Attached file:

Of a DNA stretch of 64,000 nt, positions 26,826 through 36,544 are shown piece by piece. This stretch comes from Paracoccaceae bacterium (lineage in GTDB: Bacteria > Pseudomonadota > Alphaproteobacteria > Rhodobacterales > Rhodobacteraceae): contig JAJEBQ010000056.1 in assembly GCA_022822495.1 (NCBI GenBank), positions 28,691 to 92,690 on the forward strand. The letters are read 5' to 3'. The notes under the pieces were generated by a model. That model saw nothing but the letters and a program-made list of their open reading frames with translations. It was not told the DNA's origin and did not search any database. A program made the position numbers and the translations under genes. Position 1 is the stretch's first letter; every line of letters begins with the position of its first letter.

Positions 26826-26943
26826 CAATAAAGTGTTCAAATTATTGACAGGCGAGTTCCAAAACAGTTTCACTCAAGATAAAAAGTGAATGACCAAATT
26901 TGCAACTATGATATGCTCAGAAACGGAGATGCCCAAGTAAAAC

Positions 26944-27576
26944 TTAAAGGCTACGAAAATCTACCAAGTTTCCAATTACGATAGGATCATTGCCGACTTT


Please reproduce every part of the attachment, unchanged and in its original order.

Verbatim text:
Of a DNA stretch of 64,000 nt, positions 26,826 through 36,544 are shown piece by piece. This stretch comes from Paracoccaceae bacterium (lineage in GTDB: Bacteria > Pseudomonadota > Alphaproteobacteria > Rhodobacterales > Rhodobacteraceae): contig JAJEBQ010000056.1 in assembly GCA_022822495.1 (NCBI GenBank), positions 28,691 to 92,690 on the forward strand. The letters are read 5' to 3'. The notes under the pieces were generated by a model. That model saw nothing but the letters and a program-made list of their open reading frames with translations. It was not told the DNA's origin and did not search any database. A program made the position numbers and the translations under genes. Position 1 is the stretch's first letter; every line of letters begins with the position of its first letter.

Positions 26826-26943
26826 CAATAAAGTGTTCAAATTATTGACAGGCGAGTTCCAAAACAGTTTCACTCAAGATAAAAAGTGAATGACCAAATT
26901 TGCAACTATGATATGCTCAGAAACGGAGATGCCCAAGTAAAAC

Positions 26944-27576
26944 TTAAAGGCTACGAAAATCTACCAAGTTTCCAATTACGATAGGATCATTGCCGACTTT